Friday, March 26, 2021

SEC refuses to stay new market data infrastructure rule

By Amanda Maine, J.D.

The Securities and Exchange Commission has denied a request filed by several national exchanges to stay implementation of its Market Data Infrastructure rule (MDI rule). The exchanges, including NYSE, Nasdaq, and Cboe, filed a petition to stay the rule pending final resolutions of their petitions for review of the SEC’s Consolidated Data Plan. In denying the motion for a stay, the Commission determined that the exchanges failed to meet their burden to demonstrate substantial harm resulting from the MDI rule and failed to challenge the merits of the rule itself (In the Matter of Market Data Infrastructure, Release No. 34-91397, March 24, 2021).

Market Data Infrastructure rule. In December 2020, the SEC voted unanimously to amend Regulation NMS to modernize the national market system for the collection and consolidation of information with respect to quotations for transactions. The new rules implement a decentralized consolidation model in which competing consolidators (instead of exclusive securities information processors (SIPs)) will be responsible for collecting, consolidating, and disseminating consolidated market data. Under these rules, self-regulatory organizations (SROs) are required to make available data that is necessary to generate consolidated market data for competing consolidators. In addition, the new rules expand the content of NMS market data.

Exchanges’ petitions. On February 5, the exchanges filed a motion with the Commission to stay the effect of the MDI rule pending final resolution of their petitions for review challenging the SEC’s order directing exchanges and FINRA to submit a new Regulation NMS plan on consolidated equity market data (the NMS Governance Order) as well as the SEC’s approval of the new consolidated data plan filed in response to the NMS Governance Order. The exchanges also filed petitions for review of the MDI rule in the D.C. Circuit Court.

Stay not justified. In its order denying the exchanges’ motion to stay the MDI rule, the SEC cited the "familiar four-factor framework" to consider whether a stay during litigation should be granted. These factors are:
  • whether there is a strong likelihood that a party will succeed on the merits;
  • whether the issuance of a stay would likely serve the public interest;
  • whether there would be substantial harm to any person if the stay were granted; and
  • whether, without a stay, a party will suffer imminent, irreparable injury.
The Commission’s order stated that the exchanges made no attempt to challenge the actual merits of the MDI rule or its three-phase, multi-year transition period. As a result, the Commission does not have the opportunity to address whether a challenge to the merits of the rule would support an application for a stay.

The SEC also declared that the exchanges had not made the case that a stay would be in the public interest. The SEC noted that the exchanges did not contest the Commission’s finding that the MDI rule would serve the public interest, such as providing widespread availability of critical and timely NMS information to market participants, adding that the current NMS information system was developed in the 1970s. The MDI rule would modernize NMS information for the benefit of investors and enhance content, reduce latency, and improve the dissemination of consolidated market data as detailed in the SEC’s release, according to the Commission.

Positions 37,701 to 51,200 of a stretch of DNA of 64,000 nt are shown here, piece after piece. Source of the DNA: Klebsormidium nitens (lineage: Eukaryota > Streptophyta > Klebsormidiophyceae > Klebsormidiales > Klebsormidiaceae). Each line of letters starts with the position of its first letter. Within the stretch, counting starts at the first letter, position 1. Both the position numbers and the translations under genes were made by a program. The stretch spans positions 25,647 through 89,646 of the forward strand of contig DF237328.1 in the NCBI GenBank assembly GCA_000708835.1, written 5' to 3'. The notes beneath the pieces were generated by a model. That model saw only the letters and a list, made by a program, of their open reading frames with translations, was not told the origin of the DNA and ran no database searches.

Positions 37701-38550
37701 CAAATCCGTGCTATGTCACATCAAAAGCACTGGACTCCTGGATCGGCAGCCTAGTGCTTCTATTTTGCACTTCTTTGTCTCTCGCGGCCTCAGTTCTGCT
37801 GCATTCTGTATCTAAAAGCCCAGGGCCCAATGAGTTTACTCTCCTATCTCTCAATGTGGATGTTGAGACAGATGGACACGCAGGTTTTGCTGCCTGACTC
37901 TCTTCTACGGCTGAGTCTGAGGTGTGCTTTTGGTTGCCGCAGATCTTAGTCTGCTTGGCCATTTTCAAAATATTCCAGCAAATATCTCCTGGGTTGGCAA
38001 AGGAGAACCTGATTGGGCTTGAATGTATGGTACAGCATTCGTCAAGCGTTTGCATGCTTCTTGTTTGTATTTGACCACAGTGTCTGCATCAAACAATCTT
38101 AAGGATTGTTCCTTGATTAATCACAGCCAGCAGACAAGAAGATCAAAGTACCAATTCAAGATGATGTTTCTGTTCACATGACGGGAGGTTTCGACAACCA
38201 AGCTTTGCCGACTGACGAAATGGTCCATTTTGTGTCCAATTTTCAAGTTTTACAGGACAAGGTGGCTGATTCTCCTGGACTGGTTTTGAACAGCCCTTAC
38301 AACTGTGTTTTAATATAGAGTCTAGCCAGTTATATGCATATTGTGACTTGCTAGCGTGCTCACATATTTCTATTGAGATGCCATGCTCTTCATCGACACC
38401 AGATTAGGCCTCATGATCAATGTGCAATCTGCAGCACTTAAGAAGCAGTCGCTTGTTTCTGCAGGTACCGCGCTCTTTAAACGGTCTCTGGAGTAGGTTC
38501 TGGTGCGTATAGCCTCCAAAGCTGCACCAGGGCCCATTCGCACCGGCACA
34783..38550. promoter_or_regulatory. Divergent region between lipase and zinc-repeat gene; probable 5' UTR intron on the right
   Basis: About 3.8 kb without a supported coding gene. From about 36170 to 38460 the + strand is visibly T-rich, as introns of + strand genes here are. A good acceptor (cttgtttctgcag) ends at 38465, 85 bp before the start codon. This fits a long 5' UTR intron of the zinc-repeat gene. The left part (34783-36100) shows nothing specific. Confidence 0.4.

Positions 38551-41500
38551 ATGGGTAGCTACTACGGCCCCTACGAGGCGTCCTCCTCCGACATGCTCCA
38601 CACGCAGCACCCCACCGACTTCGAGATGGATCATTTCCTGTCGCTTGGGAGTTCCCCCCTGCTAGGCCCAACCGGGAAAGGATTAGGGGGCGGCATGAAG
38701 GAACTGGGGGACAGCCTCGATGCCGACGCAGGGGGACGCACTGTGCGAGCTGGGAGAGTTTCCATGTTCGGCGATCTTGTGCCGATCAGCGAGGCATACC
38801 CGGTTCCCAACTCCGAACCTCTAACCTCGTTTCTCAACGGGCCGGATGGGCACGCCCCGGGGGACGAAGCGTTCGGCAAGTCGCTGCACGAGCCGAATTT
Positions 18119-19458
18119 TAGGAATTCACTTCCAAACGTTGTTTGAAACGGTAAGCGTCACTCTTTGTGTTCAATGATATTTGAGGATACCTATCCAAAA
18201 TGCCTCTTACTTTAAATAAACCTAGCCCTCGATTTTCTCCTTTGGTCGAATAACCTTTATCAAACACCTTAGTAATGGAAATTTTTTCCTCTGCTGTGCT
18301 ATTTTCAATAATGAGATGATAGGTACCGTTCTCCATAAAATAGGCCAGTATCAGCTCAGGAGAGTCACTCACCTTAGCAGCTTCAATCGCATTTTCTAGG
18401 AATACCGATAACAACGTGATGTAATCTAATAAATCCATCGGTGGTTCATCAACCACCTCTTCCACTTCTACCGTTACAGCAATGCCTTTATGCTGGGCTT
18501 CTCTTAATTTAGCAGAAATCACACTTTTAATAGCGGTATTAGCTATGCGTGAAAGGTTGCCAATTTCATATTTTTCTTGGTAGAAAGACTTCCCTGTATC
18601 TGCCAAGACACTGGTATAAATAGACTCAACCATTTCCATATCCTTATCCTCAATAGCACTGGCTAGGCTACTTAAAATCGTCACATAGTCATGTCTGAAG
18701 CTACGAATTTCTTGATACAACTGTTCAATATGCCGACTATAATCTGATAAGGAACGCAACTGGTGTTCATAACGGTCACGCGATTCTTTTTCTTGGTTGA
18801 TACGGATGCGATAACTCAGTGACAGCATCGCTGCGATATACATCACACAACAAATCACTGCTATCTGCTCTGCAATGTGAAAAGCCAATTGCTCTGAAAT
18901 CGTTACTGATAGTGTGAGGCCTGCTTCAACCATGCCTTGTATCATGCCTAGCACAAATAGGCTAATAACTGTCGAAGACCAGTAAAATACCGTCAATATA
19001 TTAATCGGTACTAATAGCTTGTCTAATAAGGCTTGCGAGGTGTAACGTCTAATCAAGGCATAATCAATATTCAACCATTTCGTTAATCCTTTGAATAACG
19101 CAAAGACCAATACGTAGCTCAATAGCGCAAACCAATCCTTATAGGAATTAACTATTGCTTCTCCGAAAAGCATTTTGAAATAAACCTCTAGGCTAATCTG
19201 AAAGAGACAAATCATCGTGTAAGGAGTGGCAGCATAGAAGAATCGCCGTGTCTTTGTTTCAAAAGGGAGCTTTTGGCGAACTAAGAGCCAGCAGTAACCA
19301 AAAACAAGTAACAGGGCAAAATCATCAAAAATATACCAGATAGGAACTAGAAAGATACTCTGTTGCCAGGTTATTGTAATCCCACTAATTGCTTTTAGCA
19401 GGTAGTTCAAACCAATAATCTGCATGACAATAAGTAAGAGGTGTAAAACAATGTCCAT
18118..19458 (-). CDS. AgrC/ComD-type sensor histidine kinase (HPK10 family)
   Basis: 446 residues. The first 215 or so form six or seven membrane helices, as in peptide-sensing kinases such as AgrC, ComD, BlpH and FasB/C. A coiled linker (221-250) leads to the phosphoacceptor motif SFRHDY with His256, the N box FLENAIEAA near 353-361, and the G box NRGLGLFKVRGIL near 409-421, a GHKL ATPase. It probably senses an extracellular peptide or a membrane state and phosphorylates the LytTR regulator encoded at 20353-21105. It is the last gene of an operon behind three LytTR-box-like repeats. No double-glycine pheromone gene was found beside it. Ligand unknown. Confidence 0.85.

The SEC advised that the exchanges did not identify any irreparable "or even significant harm" to justify delaying the MDI rule. Instead, the SEC noted, the exchanges tethered their stay request to two different events: Commission approval of the new consolidated data plan and the resolution of their challenge to the NMS Governance Order in the D.C. Circuit. In response, the SEC notes that the exchanges did not argue that without a stay they would suffer imminent injury and that they did not identify a date by which they would suffer irreparable harm.

Even if alleged harm from a different final agency action might justify a stay, the exchanges did not make this case, according to the Commission. While the SEC has explained that the NMS Governance Order and the MDI rule "work together" to address significant and overlapping issues in the national market system, it reiterated that neither initiative depends on the other being implemented before it takes effect.

The Commission also rejected the claim by the exchanges that the MDI rule has created uncertainty among regulated parties, including the proposed fee schedule for the data underlying the new expanded consolidated data. The Commission replied that the MDI rule reflects current defined terms and obligations under Regulation NMS and accommodates future changes to the national market system.

"Had we intended to link the implementation of the Governance and Market Data Infrastructure initiatives, we would have done so expressly," the Commission emphasized in its order denying the stay. "We included no requirement or expectation in the transition period discussion of the Market Data Infrastructure Adopting Release that any action on the proposed New Consolidated Data Plan must occur before the Market Data Infrastructure rule takes effect, and we decline to effectively transpose such a requirement onto the transition period now," the Commission declared.

The Commission briefly addressed the exchanges’ concerns about the challenges posed by the ongoing pandemic, but concluded that these challenges did not merit a stay of the rule, and denied the exchanges’ motion.

The release is No. 34-91397.